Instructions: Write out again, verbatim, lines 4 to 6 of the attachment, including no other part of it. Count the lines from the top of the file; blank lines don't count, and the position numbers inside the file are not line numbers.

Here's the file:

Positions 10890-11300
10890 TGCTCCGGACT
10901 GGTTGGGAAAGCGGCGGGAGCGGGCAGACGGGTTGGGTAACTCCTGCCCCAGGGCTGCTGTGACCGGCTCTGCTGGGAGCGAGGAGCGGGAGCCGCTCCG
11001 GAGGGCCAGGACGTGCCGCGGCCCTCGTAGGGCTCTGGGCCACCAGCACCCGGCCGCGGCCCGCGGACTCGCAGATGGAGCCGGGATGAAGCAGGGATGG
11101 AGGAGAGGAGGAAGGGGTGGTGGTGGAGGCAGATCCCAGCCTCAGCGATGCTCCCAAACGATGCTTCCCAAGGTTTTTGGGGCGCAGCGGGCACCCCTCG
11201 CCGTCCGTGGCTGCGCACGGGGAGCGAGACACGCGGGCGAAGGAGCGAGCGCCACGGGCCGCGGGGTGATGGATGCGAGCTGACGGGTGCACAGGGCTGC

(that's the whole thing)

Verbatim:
11001 GAGGGCCAGGACGTGCCGCGGCCCTCGTAGGGCTCTGGGCCACCAGCACCCGGCCGCGGCCCGCGGACTCGCAGATGGAGCCGGGATGAAGCAGGGATGG
11101 AGGAGAGGAGGAAGGGGTGGTGGTGGAGGCAGATCCCAGCCTCAGCGATGCTCCCAAACGATGCTTCCCAAGGTTTTTGGGGCGCAGCGGGCACCCCTCG
11201 CCGTCCGTGGCTGCGCACGGGGAGCGAGACACGCGGGCGAAGGAGCGAGCGCCACGGGCCGCGGGGTGATGGATGCGAGCTGACGGGTGCACAGGGCTGC